Dave the Chameleon strikes again

by Stephen Tall on May 26, 2006

ConservativeHome informs us that Dave Cameron has, rather touchingly, written to all Tory members asking them to dig deep to help he and his colleagues get rid of Labour.

Nothing wrong with that, of course: all political parties fund-raise. What is interesting is the content of Dave’s letter. After the usual preamble – “We can win the next election, but we need your help” – he sets out the key Labour failures which he as Conservative leader wants to have the power to change. They are, in order:

  1. Europe – “Labour have given new powers to the European Union”;
  2. Regional assemblies – “They have created regional assemblies which no-one wants”;
  3. Taxes – “They have also imposed the highest tax burden in British history”;
  4. Law and order – “shocking revelations about foreign criminals”;
  5. Health service – “the deepening financial crisis in the NHS”.

All of which looks a little, well, old school – a list which could have been written by William Hague, IDS or Michael Howard. Or, of course, by Mr Cameron, back when he wrote the last Tory manifesto. Indeed, only in the sixth paragraph is environmental sustainability awarded so much as a passing mention, despite the Tories woolly ‘Vote Blue, Go Green’ sloganeering at last month’s local elections.

Mr Cameron is riding high at the moment, buoyed by a decent enough showing in the polls, and by Labour’s daily attempts to commit hara-kiri.

But his approach is deeply flawed: he is seeking to forge a big tent, one which can encompass the Tory Party base, as well as those former Tory voters who have switched to New Labour or the Lib Dems.

To the Tory base, he is striking the traditional right-wing notes: Europe, taxes and law and order. To the centre ground, he is preaching emptily emetic feel-good concepts, like ‘green growth’ and ‘general well-being’.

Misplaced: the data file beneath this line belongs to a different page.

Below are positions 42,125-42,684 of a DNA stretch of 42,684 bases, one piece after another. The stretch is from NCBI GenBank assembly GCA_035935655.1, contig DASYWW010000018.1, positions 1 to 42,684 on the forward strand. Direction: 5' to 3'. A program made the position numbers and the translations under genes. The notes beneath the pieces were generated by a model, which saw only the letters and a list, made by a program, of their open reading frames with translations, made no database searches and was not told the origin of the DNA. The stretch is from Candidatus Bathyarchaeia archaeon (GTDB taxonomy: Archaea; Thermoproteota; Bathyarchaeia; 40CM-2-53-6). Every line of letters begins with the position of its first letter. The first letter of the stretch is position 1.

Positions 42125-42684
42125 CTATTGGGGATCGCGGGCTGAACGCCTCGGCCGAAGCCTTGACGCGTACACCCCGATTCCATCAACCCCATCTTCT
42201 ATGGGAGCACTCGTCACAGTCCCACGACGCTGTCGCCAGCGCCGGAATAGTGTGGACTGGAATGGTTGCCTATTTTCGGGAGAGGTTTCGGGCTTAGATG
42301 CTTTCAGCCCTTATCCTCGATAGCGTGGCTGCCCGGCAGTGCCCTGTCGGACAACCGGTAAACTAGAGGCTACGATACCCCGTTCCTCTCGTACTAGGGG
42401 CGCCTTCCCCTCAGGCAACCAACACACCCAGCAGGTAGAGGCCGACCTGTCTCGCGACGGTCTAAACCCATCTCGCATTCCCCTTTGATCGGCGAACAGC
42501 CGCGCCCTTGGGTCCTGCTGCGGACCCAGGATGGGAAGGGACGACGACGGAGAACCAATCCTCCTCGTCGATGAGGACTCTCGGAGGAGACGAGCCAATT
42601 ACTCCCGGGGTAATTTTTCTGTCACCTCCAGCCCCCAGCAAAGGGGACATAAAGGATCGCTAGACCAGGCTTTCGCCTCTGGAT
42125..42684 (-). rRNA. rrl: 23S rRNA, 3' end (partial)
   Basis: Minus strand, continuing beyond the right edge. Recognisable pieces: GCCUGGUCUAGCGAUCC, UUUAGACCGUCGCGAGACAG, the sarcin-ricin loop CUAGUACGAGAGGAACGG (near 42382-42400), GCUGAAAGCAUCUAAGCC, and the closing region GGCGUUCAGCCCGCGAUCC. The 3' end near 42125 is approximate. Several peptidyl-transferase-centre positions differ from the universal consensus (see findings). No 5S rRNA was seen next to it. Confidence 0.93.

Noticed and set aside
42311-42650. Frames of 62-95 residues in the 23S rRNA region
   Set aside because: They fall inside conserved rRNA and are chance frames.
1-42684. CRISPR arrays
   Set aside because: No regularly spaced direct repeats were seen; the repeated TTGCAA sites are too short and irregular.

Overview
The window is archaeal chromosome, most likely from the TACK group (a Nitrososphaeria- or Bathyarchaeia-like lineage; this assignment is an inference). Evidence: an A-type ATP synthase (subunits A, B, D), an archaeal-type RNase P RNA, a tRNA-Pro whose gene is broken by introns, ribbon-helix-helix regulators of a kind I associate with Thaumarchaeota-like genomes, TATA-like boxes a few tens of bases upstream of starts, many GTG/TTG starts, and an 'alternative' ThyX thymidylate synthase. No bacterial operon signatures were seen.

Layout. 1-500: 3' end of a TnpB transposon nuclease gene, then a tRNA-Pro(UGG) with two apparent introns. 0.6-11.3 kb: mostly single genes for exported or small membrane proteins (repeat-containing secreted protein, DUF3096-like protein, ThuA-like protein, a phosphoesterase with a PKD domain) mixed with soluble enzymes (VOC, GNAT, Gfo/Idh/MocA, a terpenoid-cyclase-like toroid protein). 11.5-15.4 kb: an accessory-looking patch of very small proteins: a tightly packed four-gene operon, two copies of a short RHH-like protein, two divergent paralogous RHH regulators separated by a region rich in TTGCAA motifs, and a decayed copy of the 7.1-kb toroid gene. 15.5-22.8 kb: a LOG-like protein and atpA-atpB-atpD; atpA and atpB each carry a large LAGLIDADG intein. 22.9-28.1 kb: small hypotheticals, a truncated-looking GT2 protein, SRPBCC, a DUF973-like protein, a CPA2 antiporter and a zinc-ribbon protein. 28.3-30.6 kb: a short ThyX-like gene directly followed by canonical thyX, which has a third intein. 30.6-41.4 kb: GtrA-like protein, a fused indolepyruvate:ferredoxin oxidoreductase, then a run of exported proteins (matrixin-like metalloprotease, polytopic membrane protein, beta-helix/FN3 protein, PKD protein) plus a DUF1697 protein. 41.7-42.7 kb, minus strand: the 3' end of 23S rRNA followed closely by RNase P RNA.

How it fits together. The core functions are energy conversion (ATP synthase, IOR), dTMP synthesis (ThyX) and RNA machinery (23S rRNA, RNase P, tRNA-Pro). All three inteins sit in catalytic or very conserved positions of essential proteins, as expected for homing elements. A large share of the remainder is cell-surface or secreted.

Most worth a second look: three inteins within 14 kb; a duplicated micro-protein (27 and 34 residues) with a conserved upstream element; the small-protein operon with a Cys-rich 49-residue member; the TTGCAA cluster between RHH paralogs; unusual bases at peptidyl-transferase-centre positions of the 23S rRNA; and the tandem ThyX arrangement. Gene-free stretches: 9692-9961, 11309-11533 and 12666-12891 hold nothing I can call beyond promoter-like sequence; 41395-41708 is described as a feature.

At the moment, Mr Cameron can get away with it. He’s fresh and fluent, bright and breezy – to a media bored with Labour’s dominance, he’s manna from heaven. Which is why currently the Tory leader need only mouth a platitudinous Hallmark greeting, and it’s treated as a mind-blowing philosophical insight which will define the post-Blair political zeitgeist.

But his honeymoon will not last for ever. Mr Cameron should be using this precious time – that very small window of opportunity when he is new enough not to have made (m)any enemies – to challenge his party, not to tickle its tummy.

Mr Blair, for all his post-9/11 faults, was a brilliant opposition leader, who understood quite how much the Labour Party needed transforming. Ditching Clause IV was an act of startling bravery and élan. Putting Adam Rickett on the A-list does not compare.

Political fortunes ebb and flow at remarkable pace. Today, Mr Blair is all washed up, while Mr Cameron is surfing the crest of a wave. Now, therefore, is the time to try swimming against the tide before he ends up swimming with the sharks.